Surgery for Weight Reduction and Its Risks

According to the National Institutes of Health (NIH), wound problems and complications from blood clots are common aftereffects of gastric bypass and gastroplasty surgery. The NIH has also reported that those undergoing surgical treatment for obesity have had substantial nutritional and metabolic complications, gastritis, esophagitis, outlet stenosis, and abdominal hernias. More than 10 percent required another operation to fix problems resulting from the first surgery.1

Another tempting solution is liposuction. Studies show that liposuction begets a plethora of side effects, the main one being death! A recent survey of all 1,200 actively practicing North American board-certified plastic surgeons confirmed that there are about 20 deaths for every 100,000 liposuctions, whereas the generally acceptable mortality rate for elective surgery is 1 in 100,000.3 Compared with the 16.4 per 100,000 mortality rate of U.S. motor vehicle accidents, liposuction is not a benign procedure. Liposuction is dangerous.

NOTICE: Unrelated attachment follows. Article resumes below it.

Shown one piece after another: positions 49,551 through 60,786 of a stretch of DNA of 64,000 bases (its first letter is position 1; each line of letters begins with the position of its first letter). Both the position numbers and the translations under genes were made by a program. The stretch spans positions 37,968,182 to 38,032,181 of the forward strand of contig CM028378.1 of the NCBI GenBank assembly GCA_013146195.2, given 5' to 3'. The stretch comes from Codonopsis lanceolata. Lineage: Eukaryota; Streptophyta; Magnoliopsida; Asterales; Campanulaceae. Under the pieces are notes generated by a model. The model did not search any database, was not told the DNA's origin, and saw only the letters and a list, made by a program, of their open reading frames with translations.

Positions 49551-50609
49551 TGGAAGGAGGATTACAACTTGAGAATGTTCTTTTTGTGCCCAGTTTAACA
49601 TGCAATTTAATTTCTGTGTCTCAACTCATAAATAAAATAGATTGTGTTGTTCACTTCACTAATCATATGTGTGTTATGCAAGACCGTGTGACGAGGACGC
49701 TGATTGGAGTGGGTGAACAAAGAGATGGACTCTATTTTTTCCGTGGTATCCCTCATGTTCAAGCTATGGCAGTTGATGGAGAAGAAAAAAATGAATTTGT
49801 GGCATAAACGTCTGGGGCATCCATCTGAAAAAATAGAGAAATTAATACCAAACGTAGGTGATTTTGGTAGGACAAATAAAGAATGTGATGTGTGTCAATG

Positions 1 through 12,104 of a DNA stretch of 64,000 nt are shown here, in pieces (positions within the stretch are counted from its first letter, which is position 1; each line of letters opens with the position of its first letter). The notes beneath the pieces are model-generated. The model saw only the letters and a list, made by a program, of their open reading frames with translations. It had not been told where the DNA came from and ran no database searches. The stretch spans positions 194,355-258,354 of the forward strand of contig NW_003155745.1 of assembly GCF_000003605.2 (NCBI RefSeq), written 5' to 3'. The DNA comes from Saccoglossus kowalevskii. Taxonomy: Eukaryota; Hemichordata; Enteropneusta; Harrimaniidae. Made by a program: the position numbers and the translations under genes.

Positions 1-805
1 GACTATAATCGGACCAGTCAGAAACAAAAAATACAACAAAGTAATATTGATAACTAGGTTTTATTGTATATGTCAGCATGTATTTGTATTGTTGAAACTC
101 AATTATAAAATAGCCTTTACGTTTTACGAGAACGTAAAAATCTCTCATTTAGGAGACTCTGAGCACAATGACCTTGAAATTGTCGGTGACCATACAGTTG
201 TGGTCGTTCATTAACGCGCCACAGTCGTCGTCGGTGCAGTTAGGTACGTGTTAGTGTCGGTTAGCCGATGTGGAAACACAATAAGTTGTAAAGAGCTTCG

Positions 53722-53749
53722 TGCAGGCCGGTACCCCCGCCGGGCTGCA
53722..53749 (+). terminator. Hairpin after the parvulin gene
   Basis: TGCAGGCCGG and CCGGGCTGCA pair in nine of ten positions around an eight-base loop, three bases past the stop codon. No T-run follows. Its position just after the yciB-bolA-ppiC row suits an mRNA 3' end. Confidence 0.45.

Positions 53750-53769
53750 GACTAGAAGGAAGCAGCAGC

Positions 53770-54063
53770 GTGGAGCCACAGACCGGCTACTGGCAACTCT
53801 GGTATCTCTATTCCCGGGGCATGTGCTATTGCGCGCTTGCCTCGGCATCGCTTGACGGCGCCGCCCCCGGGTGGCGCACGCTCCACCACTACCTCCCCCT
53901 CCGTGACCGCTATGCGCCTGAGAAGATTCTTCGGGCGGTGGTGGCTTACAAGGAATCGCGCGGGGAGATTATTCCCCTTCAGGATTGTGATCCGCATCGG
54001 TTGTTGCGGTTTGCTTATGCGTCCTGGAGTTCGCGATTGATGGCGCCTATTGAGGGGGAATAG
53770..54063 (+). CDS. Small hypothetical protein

1. Papakonstantinou, A., P. Alfaras, V. Komessidou, and E. Hadjiyannakis. 1998. Gastrointestinal complications after vertical banded gastroplasty. Obes. Surg. 8 (2): 215–17; Choi, Y., J. Frizzi, A. Foley, and M. Harkabus. 1999. Patient satisfaction and results of vertical banded gastroplasty and gastric bypass. Obes. Surg. 9 (1): 33–35; Guidelines for treatment of adult obesity. 1998. Second edition. Bethesda, Md.: Shape Up America and the American Obesity Association.

2. NIH clinical guidelines, op. cit., p. 81.

3. Grazer, F. M., and R. H. De Jong. 2000. Fatal outcomes from liposuc tion: census survey of cosmetic surgeons. Plast. Reconstr. Surg. 105 (1): 436–48.

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